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Phytoplankton and red tide

Learn about phytoplankton and red tide.

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Phytoplankton are single-cell plants. They're the 'vegetation' of the ocean. Their cells contain chlorophyll, and through photosynthesis, the sun's energy is harnessed to enable them to change inorganic carbon into organic carbon. This is how carbon, one of life's building blocks, gets into the ocean food web.

They live in the photic zone (surface layer) of the ocean, with a maximum concentration of cells at the thermocline-pycnocline. This is where the temperature, light and nutrient conditions best suit plant growth.

Red tide

Paralytic shellfish poisoning, also known as red tide, is the contamination of bivalve (clamshell) shellfish by micro-organisms called dinoflagellates. Red tides are caused by the explosive population growth of these minute, single-celled algae.

Some red tides are linked to shellfish poisoning. Eating shellfish contaminated with these micro-organisms could lead to death. The toxin produced is among the most potent natural poisons in the world and there is no known antidote.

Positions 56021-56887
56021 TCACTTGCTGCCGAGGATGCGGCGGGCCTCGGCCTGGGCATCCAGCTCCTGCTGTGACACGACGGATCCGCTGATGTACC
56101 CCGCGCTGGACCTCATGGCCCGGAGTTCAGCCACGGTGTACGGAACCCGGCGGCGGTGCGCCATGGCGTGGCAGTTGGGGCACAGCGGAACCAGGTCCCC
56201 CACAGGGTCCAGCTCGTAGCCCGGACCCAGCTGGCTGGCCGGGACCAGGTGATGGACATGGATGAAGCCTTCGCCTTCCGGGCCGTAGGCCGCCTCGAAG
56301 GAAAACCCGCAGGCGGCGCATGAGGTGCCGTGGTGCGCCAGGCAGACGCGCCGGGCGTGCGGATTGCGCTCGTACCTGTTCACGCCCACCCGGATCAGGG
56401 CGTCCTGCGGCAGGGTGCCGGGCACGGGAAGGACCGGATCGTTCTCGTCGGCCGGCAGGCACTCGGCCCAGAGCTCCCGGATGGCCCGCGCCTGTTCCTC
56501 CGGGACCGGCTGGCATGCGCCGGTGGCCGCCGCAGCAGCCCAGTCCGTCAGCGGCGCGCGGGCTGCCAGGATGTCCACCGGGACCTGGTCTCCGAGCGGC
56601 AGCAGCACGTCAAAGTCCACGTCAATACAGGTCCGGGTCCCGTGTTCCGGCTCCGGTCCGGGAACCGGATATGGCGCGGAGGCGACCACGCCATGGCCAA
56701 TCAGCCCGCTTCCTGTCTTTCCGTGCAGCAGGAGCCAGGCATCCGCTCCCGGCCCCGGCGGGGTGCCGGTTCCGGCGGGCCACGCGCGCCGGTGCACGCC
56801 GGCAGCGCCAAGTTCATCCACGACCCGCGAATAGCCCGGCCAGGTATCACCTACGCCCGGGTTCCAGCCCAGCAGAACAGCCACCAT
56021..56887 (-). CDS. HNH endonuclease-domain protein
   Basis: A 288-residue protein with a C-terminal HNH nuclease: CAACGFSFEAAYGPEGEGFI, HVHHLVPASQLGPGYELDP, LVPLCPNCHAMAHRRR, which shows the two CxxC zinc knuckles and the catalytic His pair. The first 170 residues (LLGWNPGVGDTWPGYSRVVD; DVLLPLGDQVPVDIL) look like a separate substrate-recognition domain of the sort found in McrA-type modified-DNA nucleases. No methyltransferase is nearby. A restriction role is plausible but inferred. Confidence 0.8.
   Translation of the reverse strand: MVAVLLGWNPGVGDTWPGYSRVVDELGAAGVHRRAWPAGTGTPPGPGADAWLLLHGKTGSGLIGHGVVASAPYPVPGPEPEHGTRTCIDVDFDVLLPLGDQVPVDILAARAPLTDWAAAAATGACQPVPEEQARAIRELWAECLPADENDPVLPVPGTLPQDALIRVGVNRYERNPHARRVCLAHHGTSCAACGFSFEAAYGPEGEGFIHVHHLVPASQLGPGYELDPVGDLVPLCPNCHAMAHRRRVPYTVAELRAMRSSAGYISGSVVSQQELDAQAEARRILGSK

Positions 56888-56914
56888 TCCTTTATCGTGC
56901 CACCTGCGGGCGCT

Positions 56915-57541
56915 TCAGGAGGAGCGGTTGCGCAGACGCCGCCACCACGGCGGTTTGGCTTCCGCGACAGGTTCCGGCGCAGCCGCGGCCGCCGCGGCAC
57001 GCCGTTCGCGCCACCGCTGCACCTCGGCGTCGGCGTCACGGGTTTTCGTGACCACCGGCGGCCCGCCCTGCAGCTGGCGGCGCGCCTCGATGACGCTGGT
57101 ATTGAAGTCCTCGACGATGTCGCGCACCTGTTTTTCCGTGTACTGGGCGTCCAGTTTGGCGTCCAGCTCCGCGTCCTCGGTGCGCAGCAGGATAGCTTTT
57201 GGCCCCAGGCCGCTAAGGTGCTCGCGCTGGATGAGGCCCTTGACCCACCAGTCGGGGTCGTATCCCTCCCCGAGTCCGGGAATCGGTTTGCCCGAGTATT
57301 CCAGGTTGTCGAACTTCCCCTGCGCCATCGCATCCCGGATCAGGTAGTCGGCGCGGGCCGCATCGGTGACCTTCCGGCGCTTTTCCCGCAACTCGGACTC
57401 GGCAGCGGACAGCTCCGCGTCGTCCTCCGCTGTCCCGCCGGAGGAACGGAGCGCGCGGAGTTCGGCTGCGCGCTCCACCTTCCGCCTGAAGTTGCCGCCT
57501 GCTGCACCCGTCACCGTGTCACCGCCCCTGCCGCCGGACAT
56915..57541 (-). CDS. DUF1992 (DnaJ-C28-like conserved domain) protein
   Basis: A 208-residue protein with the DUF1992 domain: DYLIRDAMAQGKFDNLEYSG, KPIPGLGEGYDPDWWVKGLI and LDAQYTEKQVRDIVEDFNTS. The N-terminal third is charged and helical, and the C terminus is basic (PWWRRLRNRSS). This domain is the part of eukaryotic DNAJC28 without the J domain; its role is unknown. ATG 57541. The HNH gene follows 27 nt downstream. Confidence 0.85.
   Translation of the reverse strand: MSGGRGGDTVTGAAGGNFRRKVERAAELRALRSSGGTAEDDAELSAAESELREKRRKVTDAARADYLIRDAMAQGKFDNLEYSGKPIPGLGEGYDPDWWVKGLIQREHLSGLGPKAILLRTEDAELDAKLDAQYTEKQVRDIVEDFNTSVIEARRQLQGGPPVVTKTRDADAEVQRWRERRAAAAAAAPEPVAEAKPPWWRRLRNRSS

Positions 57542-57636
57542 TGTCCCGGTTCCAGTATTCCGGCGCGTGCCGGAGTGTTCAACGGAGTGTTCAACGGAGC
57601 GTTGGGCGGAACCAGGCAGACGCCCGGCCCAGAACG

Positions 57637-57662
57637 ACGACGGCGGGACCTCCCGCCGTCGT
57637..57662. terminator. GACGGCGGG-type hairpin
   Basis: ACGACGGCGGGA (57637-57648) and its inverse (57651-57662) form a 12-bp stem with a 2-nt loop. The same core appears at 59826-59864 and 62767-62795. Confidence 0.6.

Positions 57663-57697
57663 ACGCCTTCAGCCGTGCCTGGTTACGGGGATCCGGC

Red tide doesn't always mean the water will appear red. The organism can have many different pigments, resulting in different colours in the water or no colour change at all.

Causes of contamination

The dinoflagellates are always in the water, but certain conditions can cause population explosions, known as blooms. These conditions include:

Red tides may be stimulated by excessive runoff of nutrients from land or by the discharge of untreated sewage into coastal waters. Both serve as fertilizers for the algae.

Some red tide organisms produce toxins that are concentrated by filter-feeding animals such as:

Little is known on how or why the organisms produce the toxin. As the hinged shellfish filter feed on the blooms, they store vast amounts of the toxin in their tissue without being affected.

Signs and symptoms

Symptoms of paralytic shellfish poisoning commonly begin with tingling or numbness beginning around the lips and spreading to the face and neck within 30 minutes of ingestion. This is followed by:

Similar sensations happen in the fingertips and tongue, followed by loss of voluntary movement. Rapid pulse and difficulty in breathing can occur.

Cardiac failure and paralysis of the chest and diaphragm can cause death within 12 hours.

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